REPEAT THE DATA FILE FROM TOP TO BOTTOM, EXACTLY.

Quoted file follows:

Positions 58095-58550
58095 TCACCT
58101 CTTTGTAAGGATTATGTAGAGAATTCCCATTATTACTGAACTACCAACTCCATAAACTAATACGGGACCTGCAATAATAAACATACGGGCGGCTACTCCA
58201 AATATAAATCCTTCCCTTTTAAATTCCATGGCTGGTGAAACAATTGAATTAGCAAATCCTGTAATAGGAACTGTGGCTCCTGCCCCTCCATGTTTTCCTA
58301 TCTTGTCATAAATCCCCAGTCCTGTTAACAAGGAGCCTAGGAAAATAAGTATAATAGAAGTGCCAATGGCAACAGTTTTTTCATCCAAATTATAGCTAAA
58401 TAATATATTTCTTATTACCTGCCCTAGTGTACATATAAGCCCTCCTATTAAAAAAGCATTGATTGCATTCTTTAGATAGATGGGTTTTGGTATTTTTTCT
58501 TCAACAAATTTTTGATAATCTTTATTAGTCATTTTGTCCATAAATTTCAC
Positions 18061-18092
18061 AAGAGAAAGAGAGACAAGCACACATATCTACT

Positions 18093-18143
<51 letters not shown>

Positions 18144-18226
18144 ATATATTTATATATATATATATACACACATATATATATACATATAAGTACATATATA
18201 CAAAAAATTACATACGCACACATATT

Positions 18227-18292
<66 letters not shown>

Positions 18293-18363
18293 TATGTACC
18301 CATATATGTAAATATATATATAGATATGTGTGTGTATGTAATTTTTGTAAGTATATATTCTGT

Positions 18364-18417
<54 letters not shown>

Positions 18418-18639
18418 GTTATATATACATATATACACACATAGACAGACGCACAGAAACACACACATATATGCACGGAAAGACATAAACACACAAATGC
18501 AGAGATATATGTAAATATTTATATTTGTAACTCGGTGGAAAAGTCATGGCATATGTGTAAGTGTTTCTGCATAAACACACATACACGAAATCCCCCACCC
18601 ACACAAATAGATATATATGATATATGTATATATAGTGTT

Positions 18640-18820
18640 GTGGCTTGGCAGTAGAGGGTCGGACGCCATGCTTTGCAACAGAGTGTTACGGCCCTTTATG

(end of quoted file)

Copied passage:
Positions 58095-58550
58095 TCACCT
58101 CTTTGTAAGGATTATGTAGAGAATTCCCATTATTACTGAACTACCAACTCCATAAACTAATACGGGACCTGCAATAATAAACATACGGGCGGCTACTCCA
58201 AATATAAATCCTTCCCTTTTAAATTCCATGGCTGGTGAAACAATTGAATTAGCAAATCCTGTAATAGGAACTGTGGCTCCTGCCCCTCCATGTTTTCCTA
58301 TCTTGTCATAAATCCCCAGTCCTGTTAACAAGGAGCCTAGGAAAATAAGTATAATAGAAGTGCCAATGGCAACAGTTTTTTCATCCAAATTATAGCTAAA
58401 TAATATATTTCTTATTACCTGCCCTAGTGTACATATAAGCCCTCCTATTAAAAAAGCATTGATTGCATTCTTTAGATAGATGGGTTTTGGTATTTTTTCT
58501 TCAACAAATTTTTGATAATCTTTATTAGTCATTTTGTCCATAAATTTCAC
Positions 18061-18092
18061 AAGAGAAAGAGAGACAAGCACACATATCTACT

Positions 18093-18143
<51 letters not shown>

Positions 18144-18226
18144 ATATATTTATATATATATATATACACACATATATATATACATATAAGTACATATATA
18201 CAAAAAATTACATACGCACACATATT

Positions 18227-18292
<66 letters not shown>

Positions 18293-18363
18293 TATGTACC
18301 CATATATGTAAATATATATATAGATATGTGTGTGTATGTAATTTTTGTAAGTATATATTCTGT

Positions 18364-18417
<54 letters not shown>

Positions 18418-18639
18418 GTTATATATACATATATACACACATAGACAGACGCACAGAAACACACACATATATGCACGGAAAGACATAAACACACAAATGC
18501 AGAGATATATGTAAATATTTATATTTGTAACTCGGTGGAAAAGTCATGGCATATGTGTAAGTGTTTCTGCATAAACACACATACACGAAATCCCCCACCC
18601 ACACAAATAGATATATATGATATATGTATATATAGTGTT

Positions 18640-18820
18640 GTGGCTTGGCAGTAGAGGGTCGGACGCCATGCTTTGCAACAGAGTGTTACGGCCCTTTATG